Transition Care in Diabetes Moving forward Dr Taffy Makaya

Report
Transition Care in Diabetes Moving forward.
Dr Taffy Makaya
Consultant in Paediatric Endocrinology
& Diabetes
Oxford
Overview
•
•
•
•
•
•
Background
Why Transition matters
Oxford Experience
Where are we now
Challenges
Way forward
Background
• The UK has the world’s fifth highest rate of
Type 1 diabetes mellitus (T1DM) diagnosis in
children aged up to 14 years.
• 24.5 per 100,000 children aged 0 to 14 in the
UK are diagnosed with the condition every
year.
• Double the rate of France or Italy.
IDF diabetes Atlas, 2012.
• The incidence of type 1 diabetes in the UK has
doubled every 20 years since 1945.
• Incidence rates in the young have increased
significantly:
• Incidence has increased five-fold in the underfive age group in the last 20 years.
JDRF 2014
• There are about 35,000 children and young
people (CYP) with diabetes, under the age of
19, in the UK.
TYPES OF DIABETES
Diabetes UK, 2014
If we include adults:
• 400,000 people with T1DM in the UK
• Enough to fill Wembley Stadium 4 times over
T2DM
• In 2000, the first cases of Type 2 diabetes in
children were diagnosed in overweight girls
aged nine to 16 of Pakistani, Indian or Arabic
origin. It was first reported in white
adolescents in 2002.
• Current obesity rates for children in the UK:
30%
What does all this mean?
• Increased incidence of T1DM.
• More children diagnosed at a younger age,
and living longer with T1DM.
• Increased prevalence.
• T2DM and obesity in children on the increase.
• OVERALL INCREASE IN THE BURDEN OF
DISEASE.
• We are handing over more patients to the
adults.
Why does Transition matter
• Adolescence is a difficult age
• Diabetes through puberty poses particular
strains on the risk of worsening control with
– A move from parental supervision of care
– Struggle for independence
– Increased risk taking behaviours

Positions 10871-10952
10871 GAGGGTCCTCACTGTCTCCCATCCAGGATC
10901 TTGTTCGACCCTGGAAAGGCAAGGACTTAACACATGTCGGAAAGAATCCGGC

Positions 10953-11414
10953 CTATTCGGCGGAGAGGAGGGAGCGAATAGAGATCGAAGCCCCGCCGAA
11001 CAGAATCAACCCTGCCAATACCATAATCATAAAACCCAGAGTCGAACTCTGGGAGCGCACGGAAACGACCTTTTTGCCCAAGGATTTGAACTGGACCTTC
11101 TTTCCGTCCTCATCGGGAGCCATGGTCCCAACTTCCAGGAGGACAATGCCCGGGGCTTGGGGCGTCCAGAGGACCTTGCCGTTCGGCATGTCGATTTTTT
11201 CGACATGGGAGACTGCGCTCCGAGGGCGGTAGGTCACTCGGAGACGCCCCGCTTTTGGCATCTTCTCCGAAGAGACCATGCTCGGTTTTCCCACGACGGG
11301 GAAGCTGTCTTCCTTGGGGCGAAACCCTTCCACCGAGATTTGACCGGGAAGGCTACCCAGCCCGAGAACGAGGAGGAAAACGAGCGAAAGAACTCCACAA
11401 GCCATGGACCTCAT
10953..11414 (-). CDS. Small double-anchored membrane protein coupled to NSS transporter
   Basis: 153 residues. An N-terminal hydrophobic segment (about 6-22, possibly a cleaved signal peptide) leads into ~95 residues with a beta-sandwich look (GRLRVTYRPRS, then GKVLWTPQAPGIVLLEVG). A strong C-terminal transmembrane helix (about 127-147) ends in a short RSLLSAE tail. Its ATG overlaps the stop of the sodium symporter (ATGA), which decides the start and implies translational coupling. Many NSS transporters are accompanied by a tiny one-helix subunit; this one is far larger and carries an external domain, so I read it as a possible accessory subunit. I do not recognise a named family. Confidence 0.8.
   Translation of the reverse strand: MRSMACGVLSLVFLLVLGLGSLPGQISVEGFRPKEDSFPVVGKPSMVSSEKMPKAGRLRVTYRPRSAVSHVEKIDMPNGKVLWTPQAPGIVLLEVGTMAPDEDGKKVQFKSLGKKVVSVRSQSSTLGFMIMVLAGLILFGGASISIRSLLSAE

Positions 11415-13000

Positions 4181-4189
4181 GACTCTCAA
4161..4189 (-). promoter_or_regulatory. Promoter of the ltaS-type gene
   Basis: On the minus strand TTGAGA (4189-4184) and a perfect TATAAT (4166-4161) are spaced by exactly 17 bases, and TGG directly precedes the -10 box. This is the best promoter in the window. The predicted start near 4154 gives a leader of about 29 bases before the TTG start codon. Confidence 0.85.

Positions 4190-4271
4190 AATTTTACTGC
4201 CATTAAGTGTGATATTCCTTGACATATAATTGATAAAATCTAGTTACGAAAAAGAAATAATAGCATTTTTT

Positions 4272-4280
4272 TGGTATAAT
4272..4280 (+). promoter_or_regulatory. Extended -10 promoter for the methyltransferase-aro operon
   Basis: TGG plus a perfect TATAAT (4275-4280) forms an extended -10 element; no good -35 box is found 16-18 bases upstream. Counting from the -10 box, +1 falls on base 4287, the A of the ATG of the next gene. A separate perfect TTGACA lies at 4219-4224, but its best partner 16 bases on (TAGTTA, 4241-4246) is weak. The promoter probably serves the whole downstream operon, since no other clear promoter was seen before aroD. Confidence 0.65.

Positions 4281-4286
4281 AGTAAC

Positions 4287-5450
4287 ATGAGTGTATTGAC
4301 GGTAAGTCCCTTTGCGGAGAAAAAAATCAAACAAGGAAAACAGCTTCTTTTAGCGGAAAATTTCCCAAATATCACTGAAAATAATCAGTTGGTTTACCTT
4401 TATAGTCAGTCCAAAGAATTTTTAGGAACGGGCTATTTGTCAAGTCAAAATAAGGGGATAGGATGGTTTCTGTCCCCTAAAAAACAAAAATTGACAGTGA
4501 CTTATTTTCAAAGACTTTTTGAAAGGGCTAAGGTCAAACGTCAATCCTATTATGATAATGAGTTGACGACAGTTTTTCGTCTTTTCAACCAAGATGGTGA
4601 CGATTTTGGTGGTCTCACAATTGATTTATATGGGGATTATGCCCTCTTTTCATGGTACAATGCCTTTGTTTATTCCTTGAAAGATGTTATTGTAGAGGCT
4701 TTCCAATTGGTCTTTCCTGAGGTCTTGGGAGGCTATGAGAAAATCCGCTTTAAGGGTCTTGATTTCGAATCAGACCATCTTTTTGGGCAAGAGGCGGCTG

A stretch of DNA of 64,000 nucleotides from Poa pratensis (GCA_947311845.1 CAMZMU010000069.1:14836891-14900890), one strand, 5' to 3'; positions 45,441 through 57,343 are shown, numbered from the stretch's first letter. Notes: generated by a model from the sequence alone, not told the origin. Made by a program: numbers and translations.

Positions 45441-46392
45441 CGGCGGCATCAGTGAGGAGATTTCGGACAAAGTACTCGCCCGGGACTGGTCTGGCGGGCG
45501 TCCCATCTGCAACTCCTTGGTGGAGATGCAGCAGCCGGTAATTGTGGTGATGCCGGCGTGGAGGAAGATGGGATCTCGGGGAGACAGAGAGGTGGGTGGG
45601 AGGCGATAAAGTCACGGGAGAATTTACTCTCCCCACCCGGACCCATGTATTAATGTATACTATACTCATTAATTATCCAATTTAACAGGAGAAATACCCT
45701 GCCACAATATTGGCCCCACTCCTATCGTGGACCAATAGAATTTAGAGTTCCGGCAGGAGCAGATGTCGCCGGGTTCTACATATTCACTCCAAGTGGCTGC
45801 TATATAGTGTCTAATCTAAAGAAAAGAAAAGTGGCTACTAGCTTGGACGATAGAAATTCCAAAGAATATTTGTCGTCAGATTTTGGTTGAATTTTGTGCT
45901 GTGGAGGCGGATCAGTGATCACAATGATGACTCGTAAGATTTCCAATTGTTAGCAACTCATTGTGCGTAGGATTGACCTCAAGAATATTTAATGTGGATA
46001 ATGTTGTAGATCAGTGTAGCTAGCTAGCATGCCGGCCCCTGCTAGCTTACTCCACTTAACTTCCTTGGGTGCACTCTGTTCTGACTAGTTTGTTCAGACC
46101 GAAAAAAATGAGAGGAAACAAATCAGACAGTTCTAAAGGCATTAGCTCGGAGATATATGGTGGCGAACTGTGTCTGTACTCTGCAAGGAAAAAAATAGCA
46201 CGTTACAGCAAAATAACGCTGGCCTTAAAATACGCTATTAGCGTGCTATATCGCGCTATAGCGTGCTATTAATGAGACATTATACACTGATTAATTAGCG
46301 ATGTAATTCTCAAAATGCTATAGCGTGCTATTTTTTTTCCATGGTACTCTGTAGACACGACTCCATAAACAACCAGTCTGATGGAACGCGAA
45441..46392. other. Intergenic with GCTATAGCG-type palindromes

– Insulin resistance as part of puberty
– Accelerated development of early complications.
• Invariably control deteriorates for the majority
of patients during this period.
• Successful transition to an adult diabetes
team is a significant component of care in
adolescents with T1DM.
Oxford Experience
‘Current methods of transfer of young people
with Type 1 diabetes to adult services’.
Kipps et al. Diabetic Medicine. 2002;19:649–654.
Aims: To determine the efficacy and patient perception
of various transfer procedures from paediatric to adult
diabetes services.
Methods: Comparison between four districts in the
Oxford Region employing different transfer methods, by
retrospective study of case records and interviews of
patients recently transferred from paediatric diabetes
clinics.
The main outcome measures were
• age at transfer,
• clinic attendance rates,
• HbA1c measurements
• questionnaire responses.
Table 1 Details of clinic transfer procedures in each district:
District
Transfer method
A
Transfer from a paediatric clinic to an adult clinic.
B
Transfer from a paediatric clinic to a young adult clinic held in a
diabetes centre at a different hospital.
C
Transfer from a paediatric clinic to a young adult clinic held in
the same hospital; patients were introduced to the adult
physician in the paediatric clinic prior to transfer.
D
Initial move from a paediatric clinic to an adolescent clinic held
in the same diabetes centre (run jointly by the paediatrician and
adult physician) before transfer to the adult clinic.
Results:
229 subjects (57% males) > 18 years old in 1998 and
diagnosed with Type 1 diabetes < 16 years of age
between 1985 and 1995, identified from the
regional diabetes register.
The notes audit was completed for 222 (97%) and
164 (72%) were interviewed by a single research
nurse.
Mean age at transfer was 17.9 years (range 13.3–
22.4 years).
• There was a high rate of clinic attendance (at least 6
monthly) 2 years pretransfer (94%), but this declined to
57% 2 years post-transfer (P < 0.0005).
• There was large interdistrict variation in clinic
attendance 2 years post-transfer (29% to 71%); higher
rates were seen in districts where young people had